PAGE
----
Maximizing Property ROI
Return On Investment may have multiple flavors. Say you’re looking to cut apartment rental expenses through RV living. Provided you “boondock” (don’t use any camp-sites), you’re just looking at initial purchase costs plus about a 40% increase on auto bills, assuming you use the RV as a primary form of transportation.
So if you bought one for $12k, and rent in your region averaged $1k a month, after a year of full-time living you’ve made your investment back. Add a few months on that time period to account for unexpected repairs or tickets. You see ROI in the form of deferred living expenses in this scenario. But make such an RV last you two years, and you just cut your rent in half.
1. Consultation From Multiple Points Of Reference
Plans will fail if you don’t get good counsel from the right people. Find friends who’ve purchased property, and quiz them about what they didn’t expect, and are now contending with. Talk to real estate agents. Go online and find articles like this one. Determine your budget, figure out hidden fees like HOAs or closing costs.
You need to learn as much as you can, getting advice from people you can trust expedites the process and saves you from “reinventing the wheel” by yourself. You may be surprised at some of the investment possibilities out there.
2. Collateral Profit Methods: Property Enhancement, Rental
Even if you proceed with the best counsel, factor “X” yet exists. To protect against that, you need a margin of error through income. A good way to do that is to use means of enhancing your property’s value quickly, and cost-effectively. For free, in the fullness of time, you can install solar and a tiny home.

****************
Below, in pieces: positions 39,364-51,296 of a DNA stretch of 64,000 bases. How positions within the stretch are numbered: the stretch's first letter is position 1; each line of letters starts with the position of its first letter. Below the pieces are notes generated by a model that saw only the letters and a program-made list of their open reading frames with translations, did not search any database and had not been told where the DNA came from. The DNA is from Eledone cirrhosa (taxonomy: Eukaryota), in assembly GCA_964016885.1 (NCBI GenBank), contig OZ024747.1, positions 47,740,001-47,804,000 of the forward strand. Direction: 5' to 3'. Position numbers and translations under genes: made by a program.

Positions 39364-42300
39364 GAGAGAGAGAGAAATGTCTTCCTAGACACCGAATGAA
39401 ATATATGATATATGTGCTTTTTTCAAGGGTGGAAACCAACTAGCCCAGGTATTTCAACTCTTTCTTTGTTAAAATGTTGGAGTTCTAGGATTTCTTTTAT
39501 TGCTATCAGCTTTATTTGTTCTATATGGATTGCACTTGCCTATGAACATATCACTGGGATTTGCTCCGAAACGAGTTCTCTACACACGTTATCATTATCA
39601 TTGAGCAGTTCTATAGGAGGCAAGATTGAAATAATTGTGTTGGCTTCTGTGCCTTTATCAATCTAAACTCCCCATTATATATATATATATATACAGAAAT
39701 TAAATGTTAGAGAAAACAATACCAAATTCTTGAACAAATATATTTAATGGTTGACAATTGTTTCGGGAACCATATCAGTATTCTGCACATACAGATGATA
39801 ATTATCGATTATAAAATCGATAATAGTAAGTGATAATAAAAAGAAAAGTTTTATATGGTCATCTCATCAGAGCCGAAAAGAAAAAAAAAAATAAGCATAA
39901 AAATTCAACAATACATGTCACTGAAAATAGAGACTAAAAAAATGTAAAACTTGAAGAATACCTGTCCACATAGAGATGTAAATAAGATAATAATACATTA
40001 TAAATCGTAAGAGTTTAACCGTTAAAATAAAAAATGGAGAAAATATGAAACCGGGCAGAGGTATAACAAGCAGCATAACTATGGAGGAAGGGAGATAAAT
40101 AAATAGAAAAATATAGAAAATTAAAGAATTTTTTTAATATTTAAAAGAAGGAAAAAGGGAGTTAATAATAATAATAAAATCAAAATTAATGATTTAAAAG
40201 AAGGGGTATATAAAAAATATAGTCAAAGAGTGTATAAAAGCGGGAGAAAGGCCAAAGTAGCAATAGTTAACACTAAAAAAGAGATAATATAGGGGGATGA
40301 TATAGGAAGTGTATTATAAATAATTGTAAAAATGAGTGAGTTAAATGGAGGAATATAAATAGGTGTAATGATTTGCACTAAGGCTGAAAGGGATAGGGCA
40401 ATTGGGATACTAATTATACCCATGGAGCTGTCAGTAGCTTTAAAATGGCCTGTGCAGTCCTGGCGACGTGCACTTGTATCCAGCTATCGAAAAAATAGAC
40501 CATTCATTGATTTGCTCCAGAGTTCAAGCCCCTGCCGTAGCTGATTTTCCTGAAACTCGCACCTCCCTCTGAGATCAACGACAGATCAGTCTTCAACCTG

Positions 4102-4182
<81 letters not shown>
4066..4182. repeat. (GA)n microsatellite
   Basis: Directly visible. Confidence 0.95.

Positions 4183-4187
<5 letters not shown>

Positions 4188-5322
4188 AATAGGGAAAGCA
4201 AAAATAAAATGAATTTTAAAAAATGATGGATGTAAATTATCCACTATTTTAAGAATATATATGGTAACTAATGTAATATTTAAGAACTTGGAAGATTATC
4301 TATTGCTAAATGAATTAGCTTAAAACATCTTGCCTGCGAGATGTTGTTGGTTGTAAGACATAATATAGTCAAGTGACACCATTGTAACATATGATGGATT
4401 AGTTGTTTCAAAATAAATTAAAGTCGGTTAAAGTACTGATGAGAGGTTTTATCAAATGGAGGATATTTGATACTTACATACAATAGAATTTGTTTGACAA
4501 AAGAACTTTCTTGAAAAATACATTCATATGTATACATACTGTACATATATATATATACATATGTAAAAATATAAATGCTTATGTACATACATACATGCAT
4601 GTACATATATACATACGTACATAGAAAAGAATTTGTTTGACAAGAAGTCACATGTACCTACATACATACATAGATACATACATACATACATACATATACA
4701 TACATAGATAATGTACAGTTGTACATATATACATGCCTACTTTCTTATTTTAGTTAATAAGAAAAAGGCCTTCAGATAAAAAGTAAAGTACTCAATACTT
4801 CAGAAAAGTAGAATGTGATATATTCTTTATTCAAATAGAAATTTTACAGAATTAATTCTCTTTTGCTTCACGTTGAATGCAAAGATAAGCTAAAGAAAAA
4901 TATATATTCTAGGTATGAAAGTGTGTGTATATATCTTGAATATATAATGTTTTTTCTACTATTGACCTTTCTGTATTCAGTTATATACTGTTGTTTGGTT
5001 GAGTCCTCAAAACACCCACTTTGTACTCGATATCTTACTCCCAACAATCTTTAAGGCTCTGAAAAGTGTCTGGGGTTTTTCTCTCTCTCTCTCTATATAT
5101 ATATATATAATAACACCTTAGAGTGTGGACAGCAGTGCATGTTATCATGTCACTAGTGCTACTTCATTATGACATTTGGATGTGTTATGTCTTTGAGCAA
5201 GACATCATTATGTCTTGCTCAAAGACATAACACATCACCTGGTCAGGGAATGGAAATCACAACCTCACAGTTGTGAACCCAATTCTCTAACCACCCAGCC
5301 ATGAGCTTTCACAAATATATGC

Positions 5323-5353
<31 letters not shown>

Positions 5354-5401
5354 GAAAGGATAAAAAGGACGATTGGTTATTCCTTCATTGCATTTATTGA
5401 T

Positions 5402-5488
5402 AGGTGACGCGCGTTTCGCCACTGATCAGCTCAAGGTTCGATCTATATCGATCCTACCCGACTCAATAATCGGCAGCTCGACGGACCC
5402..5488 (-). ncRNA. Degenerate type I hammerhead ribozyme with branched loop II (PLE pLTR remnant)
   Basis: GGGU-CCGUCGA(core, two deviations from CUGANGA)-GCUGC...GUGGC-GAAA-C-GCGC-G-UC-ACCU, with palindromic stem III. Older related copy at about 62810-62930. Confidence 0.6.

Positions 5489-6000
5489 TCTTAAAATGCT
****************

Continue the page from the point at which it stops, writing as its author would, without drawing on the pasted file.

Here’s how the concept breaks down: you buy and build a tiny home for $20k, including a driveway and utility hookups. Do this in the backyard of a property adjacent to an alley, and install a mailbox with a “1/2” appended to your regular address. Now rent out that tiny home at $1k a month. In 20 months, you get your money back on the investment.
Meanwhile, install solar yourself at around $100 per 100-Watt panel, or $3,100 for a 3.1 kWh array. Add in another $1,900 for cables, surge controllers, energy banks (golf-cart batteries sequenced together), and power inverters. For $5k you can install a solar array all on your own that will bring your property $10k to $20k in value, depending on region, quality, and installation aesthetic. You double or quadruple your investment. Property value also increases from the tiny home out back, which can be sold or continuously sublet.
Also, you get a tax-break on the solar panels, and can either totally cut out utility bills, or cut them in half. Expect a minimum of $1,200 in energy savings annually. So after the 20 month point of renting out your tiny home, you’re making $13,200 a year for doing almost nothing. This protects you if the property value declines owing to factor X, and you’ve got to sell quick.
3. Closing Cost Considerations, Selling Fast
You may need to sell your property fast. Closing costs are $1k to $3k of taxes and regional fees, plus 1% to 10% on a realtor fee. So if you’ve got a $200k property, expect to pay $3k to $23k in closing costs. The measures explored in point two offset closing costs.
Next, find a means of selling fast. As long as you sit on a property without selling it, monthly expenses continue. Eventually, what you save in a slow realtor you lose in terms of management expenses. Sites like House Heroes have built their service model around facilitating fast sales.
Successful Property Investment
Selling a property fast if necessary can save thousands in losses owing to a neighborhood’s decline. It could affect your closing costs, but secondary income means defer those while expanding property value.